Opposition keeps heat on Liberals over Wilson-Raybould

Trudeau's office pressured Justice Minister to drop case against company with deep Liberal ties

Opposition keeps heat on Liberals over Wilson-Raybould

Former attorney general Jody Wilson-Raybould says she can not discuss allegations that she was pressured by the Prime Minister's Office to help SNC-Lavalin avoid a criminal prosecution.

SNC-Lavalin faces legal trouble over allegations it paid millions of dollars in bribes to obtain government business in Libya, which would be a crime under Canadian law.

As attorney general, Wilson-Raybould could have become involved in the case against the company by directing federal prosecutors to negotiate a "remediation agreement", a way of holding an organization to account for wrongdoing without a formal finding of guilt.

Justin Trudeau calls the story false.

The newspaper also suggests Wilson-Raybould was demoted in a cabinet shuffle last month because she didn't made a deal with the company.

If the Prime Minister's Office was trying to pressure Wilson-Raybould on a decision on a criminal case, rather than just discuss general issues, that would violate a constitutional principle.

In response, Arif Virani, parliamentary secretary to the justice minister, repeated over and over the same line that has been the Liberals' only response on the matter: "At no point has the current minister of justice or the former minister of justice been directed or pressured by the prime minister or the prime minister's office to make any decision on this or any other matter".

However, the question is: Did anyone in the Prime Minister's Office, at any time, communicate with anyone in the former Attorney General's office on the matter of the criminal prosecution of SNC Lavalin, yes or no?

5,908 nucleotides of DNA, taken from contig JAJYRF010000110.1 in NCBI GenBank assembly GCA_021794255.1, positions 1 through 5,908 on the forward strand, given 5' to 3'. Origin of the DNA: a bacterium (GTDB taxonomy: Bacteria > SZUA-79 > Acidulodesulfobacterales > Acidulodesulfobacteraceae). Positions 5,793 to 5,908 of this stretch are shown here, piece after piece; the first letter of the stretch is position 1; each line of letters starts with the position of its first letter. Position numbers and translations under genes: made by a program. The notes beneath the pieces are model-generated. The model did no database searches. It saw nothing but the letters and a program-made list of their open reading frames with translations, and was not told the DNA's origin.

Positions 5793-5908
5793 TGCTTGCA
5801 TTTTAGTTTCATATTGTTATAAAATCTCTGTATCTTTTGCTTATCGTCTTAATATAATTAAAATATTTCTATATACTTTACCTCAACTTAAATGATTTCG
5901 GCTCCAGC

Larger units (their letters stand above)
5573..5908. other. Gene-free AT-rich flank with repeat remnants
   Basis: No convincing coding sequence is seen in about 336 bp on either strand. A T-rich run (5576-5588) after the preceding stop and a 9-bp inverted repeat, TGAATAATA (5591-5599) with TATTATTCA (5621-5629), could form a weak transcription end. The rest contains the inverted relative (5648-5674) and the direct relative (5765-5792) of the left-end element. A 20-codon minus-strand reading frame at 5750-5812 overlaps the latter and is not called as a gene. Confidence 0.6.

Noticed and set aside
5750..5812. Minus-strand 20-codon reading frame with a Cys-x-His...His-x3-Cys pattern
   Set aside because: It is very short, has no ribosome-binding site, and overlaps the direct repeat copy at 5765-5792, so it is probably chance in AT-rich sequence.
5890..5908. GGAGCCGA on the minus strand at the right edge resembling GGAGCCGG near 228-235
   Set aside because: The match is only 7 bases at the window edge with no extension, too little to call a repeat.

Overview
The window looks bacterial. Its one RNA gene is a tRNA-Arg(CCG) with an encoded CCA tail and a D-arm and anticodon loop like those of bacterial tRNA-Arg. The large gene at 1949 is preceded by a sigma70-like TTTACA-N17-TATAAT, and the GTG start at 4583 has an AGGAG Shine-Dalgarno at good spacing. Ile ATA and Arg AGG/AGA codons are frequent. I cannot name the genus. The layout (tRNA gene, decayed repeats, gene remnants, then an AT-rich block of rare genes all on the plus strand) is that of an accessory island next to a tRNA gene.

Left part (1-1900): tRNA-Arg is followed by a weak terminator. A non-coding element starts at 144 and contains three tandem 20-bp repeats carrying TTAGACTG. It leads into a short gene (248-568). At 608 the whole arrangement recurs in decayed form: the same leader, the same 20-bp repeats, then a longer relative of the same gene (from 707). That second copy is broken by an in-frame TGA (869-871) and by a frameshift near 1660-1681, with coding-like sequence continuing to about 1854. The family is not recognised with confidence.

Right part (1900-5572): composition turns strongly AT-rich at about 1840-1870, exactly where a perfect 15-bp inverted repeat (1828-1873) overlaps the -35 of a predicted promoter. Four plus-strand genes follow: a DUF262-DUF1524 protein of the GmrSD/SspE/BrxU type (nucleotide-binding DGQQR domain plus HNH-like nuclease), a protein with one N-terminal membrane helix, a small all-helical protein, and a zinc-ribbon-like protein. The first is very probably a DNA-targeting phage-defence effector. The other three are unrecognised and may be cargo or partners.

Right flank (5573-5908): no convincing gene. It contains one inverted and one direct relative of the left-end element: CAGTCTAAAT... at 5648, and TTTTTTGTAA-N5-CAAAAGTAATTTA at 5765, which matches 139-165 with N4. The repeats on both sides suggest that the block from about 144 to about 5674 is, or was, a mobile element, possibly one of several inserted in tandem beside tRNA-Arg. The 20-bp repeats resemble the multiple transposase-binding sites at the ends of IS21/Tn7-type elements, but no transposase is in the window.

Neither Wilson-Raybould nor SNC-Lavalin has immediately responded to questions from The Canadian Press about the story.

Conservative Party Leader Andrew Scheer told reporters on Friday that MPs from his party, with the help of the NDP, will call an emergency meeting of the committee next week, where they'll present a motion to hear from nine members of the Trudeau inner circle.

"Nothing short of full disclosure is acceptable".

Conservative Leader Andrew Scheer holds a press conference on Parliament Hill on February 8, 2019.

"If he continues to fail to be transparent with Canadians, Conservatives will make every effort and explore every option to make sure Justin Trudeau and his office are held accountable", Scheer said.

In the extensive conversations with Lametti about his new job, the matter was never mentioned, the source added.

As to whether Wilson-Raybould is truly bound to secrecy on this by solicitor-client privilege, as she insists she is, it is hard to say for certain without knowing exactly what she discussed with the Prime Minister's Office.

McLeod said while the prime minister may not have "directed" Wilson-Raybould to abandon prosecution of SNC-Lavalin, even asking, suggesting or pressuring is "totally inappropriate".

Conservative MP Mark Strahl baldly accused the government of firing Wilson-Raybould for failing to follow orders.

According to the Globe, Wilson-Raybould was unwilling to play along and did not follow through despite the high-level pressure. "The attorney general of Canada is the chief law officer of the Crown and provides legal advice to the government with the responsibility to act in the public interest".

The fact that such directives must be done publicly would seem to constrain a justice minister from doing anything overtly political.

The case is now before a court, and if convicted, SNC-Lavalin could be barred from competing for Canadian government contracts for up to 10 years.

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